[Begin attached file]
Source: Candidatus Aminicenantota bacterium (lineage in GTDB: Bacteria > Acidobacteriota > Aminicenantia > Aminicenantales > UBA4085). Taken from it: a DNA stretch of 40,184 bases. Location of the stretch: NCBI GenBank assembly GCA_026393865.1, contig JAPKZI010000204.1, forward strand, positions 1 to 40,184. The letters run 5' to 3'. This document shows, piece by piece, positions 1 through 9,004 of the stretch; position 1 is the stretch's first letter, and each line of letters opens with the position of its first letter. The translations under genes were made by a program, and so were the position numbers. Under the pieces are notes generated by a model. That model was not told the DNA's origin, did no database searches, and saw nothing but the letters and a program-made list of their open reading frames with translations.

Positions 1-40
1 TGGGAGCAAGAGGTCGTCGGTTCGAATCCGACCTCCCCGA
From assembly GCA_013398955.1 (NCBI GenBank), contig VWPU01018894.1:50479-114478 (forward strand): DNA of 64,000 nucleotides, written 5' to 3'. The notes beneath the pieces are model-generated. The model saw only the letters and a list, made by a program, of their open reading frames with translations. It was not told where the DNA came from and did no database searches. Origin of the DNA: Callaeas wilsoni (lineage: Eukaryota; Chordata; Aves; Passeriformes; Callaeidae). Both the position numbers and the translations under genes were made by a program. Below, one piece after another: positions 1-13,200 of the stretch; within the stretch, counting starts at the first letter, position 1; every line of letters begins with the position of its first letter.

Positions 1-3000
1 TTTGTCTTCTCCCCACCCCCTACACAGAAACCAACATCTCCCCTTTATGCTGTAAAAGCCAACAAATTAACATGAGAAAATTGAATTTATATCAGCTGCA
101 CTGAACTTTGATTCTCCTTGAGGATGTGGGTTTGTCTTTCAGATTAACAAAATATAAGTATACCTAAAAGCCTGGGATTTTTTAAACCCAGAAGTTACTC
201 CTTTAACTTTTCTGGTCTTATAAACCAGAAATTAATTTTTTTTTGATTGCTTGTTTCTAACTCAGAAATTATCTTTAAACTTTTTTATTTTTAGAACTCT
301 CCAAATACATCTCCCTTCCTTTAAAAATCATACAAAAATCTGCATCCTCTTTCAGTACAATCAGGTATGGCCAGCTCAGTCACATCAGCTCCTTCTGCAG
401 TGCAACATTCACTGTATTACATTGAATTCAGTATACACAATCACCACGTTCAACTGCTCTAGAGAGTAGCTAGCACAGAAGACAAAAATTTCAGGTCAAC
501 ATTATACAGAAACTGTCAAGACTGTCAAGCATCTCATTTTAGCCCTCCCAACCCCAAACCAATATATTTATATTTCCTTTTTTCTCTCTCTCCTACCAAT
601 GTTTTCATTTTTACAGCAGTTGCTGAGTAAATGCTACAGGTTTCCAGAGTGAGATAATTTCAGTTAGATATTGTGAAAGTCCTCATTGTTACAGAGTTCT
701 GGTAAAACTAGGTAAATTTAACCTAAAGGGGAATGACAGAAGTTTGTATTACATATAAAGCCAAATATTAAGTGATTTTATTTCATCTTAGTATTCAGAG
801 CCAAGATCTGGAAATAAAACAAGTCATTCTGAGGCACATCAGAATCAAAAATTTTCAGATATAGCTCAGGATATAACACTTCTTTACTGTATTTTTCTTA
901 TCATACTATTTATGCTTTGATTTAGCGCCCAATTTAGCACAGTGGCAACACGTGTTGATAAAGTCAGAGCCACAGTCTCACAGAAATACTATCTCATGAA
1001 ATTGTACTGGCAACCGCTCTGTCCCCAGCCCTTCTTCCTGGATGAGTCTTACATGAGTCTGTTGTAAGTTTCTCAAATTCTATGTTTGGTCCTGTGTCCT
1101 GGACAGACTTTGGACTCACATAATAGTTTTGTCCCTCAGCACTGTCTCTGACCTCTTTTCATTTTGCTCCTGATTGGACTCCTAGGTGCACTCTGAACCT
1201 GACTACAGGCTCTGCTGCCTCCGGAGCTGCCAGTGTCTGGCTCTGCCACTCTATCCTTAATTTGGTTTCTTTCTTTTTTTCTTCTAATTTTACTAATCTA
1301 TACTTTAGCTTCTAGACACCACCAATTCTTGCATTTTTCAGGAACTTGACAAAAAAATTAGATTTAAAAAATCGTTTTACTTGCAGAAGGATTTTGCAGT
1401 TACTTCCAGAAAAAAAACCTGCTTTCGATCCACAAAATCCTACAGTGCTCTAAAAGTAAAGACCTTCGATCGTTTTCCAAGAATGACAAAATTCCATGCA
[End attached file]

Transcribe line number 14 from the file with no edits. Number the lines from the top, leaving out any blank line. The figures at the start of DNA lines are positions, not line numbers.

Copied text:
801 CCAAGATCTGGAAATAAAACAAGTCATTCTGAGGCACATCAGAATCAAAAATTTTCAGATATAGCTCAGGATATAACACTTCTTTACTGTATTTTTCTTA